Football.com - everything football

Can Morris And Johnson Bring Miami Back?

By



Quarterback Stephen Morris and running back Duke Johnson are great college players, but they can't carry Miami back to its old heights on their own. Photo by Joel Auerbach/Getty Images.
Quarterback Stephen Morris and running back Duke Johnson are great college players, but they can't carry Miami back to its old heights on their own. Photo by Joel Auerbach/Getty Images.

Quarterback Stephen Morris and tailback Duke Johnson have given Miami fans hope that the 10-year malaise since the Hurricanes’ last BCS appearance in 2003 is close to being lifted. If both can deliver Heisman-type seasons, they could lead Miami to its first ACC title in school history.

Can two players make such a difference?

Morris is a smart decision-maker who rarely puts the ball up for grabs (let’s call him the anti-Harris). Regression is coming his way, however, and that has already been visible in 2013. Although he was a victim of drops in the opener vs. Florida Atlantic, he completed just 55 percent of his throws with his first interception in 156 attempts. With the Gators coming to town Saturday, he will have to lift his game to prove he is an elite quarterback.

Johnson is a special talent who can be compared to Oregon’s DeAnthony Thomas — a home run threat whenever he touches the ball. In Miami’s win over the Owls, Johnson tallied 186 yards on 19 carries — both career highs. The biggest question this offseason was regarding whether or not he could carry the load of an every-down back given his stature. Initial returns are positive.

It’s also not important to forget this duo has the benefit of one of the best offensive lines in the country.  The group of Jon Feliciano, Brandon Linder, Shane McDermott, Malcom Bunch and Seantrel Henderson averages 6-foot-6 and 320 pounds and all have tremendous experience. Morris gets plenty of time to throw and Johnson gets to run behind a fantastic group. These guys deserve a lot of the credit for how powerful the offense was in 2012.

Miami’s outlook is pretty clear for 2013. They will be one of four teams in the Coastal Division that can make it to Charlotte for the conference title game, and likely will be heavy underdogs to the team that comes out of the Atlantic Division. Does that qualify as back? Miami has only won more than seven games once since 2005.

How the Hurricanes fare in 2014 is cloudy. Ryan Williams won’t wow anyone with his skill set, and Kevin Olsen appears to be a year away. Thanks to Johnson playing as a true freshman in 2011, he will be around to lead the offense for a third straight season. How much will a quarterback change affect Miami going forward?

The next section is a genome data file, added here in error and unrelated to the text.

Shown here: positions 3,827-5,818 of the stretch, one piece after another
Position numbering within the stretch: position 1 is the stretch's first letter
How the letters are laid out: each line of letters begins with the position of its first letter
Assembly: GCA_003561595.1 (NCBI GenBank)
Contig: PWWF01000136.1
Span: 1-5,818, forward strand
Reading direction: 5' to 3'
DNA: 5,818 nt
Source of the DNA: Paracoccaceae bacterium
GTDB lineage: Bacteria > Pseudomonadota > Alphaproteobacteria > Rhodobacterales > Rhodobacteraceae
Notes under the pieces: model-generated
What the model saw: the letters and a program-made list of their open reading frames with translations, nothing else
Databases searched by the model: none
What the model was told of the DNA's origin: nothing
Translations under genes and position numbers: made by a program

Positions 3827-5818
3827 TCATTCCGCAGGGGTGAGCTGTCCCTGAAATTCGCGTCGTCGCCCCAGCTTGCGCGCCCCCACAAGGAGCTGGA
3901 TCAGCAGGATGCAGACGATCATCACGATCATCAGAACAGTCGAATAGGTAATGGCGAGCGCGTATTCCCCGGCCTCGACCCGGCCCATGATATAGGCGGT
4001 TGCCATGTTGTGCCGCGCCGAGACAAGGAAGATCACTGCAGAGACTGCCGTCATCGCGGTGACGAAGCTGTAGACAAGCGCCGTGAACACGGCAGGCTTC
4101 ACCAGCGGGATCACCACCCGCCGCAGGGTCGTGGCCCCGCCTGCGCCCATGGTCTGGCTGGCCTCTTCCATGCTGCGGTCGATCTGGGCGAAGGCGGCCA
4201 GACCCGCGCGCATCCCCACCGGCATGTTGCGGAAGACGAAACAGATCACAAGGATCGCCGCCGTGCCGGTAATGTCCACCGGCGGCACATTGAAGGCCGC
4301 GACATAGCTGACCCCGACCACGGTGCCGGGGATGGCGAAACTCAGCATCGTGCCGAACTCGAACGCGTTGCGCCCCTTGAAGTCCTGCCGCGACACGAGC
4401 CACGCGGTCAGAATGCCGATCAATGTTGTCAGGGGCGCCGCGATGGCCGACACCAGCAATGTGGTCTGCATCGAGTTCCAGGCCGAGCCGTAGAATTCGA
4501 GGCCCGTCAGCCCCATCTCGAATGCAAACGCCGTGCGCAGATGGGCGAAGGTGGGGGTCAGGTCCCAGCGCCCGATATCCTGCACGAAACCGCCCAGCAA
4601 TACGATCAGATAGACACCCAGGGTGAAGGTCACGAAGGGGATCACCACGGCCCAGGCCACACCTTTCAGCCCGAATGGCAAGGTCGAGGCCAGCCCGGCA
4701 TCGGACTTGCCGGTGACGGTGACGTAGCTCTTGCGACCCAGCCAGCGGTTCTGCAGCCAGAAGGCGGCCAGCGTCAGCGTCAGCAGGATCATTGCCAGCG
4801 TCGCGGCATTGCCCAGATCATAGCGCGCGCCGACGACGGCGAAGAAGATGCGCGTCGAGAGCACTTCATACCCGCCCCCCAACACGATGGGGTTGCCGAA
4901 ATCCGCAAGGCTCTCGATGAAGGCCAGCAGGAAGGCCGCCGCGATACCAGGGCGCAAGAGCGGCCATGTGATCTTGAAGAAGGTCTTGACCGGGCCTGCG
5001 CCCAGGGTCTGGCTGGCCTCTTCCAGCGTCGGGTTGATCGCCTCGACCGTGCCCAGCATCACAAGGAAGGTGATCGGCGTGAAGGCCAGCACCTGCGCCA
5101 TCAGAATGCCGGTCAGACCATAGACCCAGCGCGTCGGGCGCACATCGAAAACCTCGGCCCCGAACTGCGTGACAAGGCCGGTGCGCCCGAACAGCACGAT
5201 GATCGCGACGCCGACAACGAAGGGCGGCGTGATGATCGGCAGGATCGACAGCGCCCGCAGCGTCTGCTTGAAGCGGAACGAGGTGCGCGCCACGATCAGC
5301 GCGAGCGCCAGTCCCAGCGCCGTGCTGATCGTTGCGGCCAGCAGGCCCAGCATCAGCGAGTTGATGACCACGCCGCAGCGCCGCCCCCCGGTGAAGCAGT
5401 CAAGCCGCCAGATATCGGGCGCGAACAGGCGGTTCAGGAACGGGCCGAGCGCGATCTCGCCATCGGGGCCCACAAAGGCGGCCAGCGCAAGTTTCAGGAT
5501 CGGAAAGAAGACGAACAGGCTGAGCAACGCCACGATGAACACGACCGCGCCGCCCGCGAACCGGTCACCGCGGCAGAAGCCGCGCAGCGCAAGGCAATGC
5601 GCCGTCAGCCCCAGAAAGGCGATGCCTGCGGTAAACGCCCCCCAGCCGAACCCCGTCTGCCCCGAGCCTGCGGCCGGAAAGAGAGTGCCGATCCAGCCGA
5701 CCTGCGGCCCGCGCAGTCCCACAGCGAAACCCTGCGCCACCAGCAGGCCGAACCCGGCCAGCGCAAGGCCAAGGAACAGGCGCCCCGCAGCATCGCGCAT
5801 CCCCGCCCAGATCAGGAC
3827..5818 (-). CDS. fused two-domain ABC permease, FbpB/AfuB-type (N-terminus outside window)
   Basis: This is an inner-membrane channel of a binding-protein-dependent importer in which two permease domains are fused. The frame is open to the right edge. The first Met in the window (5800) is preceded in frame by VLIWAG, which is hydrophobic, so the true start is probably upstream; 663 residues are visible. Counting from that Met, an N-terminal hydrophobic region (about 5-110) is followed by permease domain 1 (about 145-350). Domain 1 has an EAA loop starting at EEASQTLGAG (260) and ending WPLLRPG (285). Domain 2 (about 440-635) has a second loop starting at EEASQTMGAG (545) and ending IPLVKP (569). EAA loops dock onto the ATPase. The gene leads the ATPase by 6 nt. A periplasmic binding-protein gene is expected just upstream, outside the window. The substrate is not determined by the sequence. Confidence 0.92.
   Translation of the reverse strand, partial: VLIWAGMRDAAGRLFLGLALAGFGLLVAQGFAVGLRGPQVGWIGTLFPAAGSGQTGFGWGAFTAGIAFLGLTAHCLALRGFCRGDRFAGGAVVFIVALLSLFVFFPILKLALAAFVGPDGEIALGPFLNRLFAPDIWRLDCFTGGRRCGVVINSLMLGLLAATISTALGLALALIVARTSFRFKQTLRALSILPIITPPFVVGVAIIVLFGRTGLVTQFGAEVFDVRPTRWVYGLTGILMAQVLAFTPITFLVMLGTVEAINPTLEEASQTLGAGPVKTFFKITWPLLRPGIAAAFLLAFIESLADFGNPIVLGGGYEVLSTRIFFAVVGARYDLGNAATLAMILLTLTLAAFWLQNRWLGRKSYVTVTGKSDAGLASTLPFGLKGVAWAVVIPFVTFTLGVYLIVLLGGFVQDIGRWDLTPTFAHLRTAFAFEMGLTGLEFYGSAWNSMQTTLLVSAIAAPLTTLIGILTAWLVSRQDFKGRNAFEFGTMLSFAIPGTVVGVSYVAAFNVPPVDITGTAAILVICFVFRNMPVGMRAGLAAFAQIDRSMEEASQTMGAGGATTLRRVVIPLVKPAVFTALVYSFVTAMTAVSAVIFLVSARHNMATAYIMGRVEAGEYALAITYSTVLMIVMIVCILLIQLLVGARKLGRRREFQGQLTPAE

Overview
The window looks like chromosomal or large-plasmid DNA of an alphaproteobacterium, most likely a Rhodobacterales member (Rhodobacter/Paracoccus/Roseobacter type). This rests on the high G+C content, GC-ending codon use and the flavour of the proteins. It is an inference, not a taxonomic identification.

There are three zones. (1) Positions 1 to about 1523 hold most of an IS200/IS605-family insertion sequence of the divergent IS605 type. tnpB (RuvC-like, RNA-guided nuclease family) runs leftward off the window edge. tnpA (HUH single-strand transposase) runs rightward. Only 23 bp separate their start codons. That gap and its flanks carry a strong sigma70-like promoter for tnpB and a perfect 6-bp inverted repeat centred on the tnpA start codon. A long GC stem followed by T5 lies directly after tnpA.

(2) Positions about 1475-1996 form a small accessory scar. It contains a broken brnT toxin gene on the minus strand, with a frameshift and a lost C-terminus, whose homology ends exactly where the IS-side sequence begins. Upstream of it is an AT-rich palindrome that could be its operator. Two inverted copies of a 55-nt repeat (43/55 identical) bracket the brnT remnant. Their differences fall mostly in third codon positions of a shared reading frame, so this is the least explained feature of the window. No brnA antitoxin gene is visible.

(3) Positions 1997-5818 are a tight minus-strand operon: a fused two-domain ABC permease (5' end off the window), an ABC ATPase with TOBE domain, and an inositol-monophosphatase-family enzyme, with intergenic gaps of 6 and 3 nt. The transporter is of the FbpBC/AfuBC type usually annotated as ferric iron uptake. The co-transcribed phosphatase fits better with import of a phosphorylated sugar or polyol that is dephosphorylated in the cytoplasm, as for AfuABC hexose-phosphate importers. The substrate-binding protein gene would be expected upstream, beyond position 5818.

Hurricanes fans don’t have to look farther than their own team to realize a QB-RB combo won’t solely guarantee success. First off, running backs grow on trees in South Florida, so despite the outstanding spark Johnson has given the Hurricanes, it is safe to assume more game-changing backs are going to come down the pike. Furthermore, Miami hasn’t had a game-changer at quarterback in at least 20 years. During the Butch Davis era, game managers like Ken Dorsey were under center. A game-changer at quarterback would be nice, but it’s not necessary.

The dynasty that is currently ruling the college football landscape proves this point. Alabama has built an empire on a ferocious defense and a pair of game managers (Greg McElroy and A.J. McCarron) at quarterback. While McCarron is beginning to shed that title, his production would be different if he was on an average team.

It’s far too early to grade the performance of this defensive class, but the key to how far Miami can go in the next few seasons is entirely based on how the defense performs. If this young group can continue to develop and improve, big things could be around the corner. Initial returns don’t appear positive, but head coach Al Golden’s ability to recruit top-notch talent should pay off down the line.

It’s going to take more than a quarterback and running back to bring the ‘Canes back to prominence.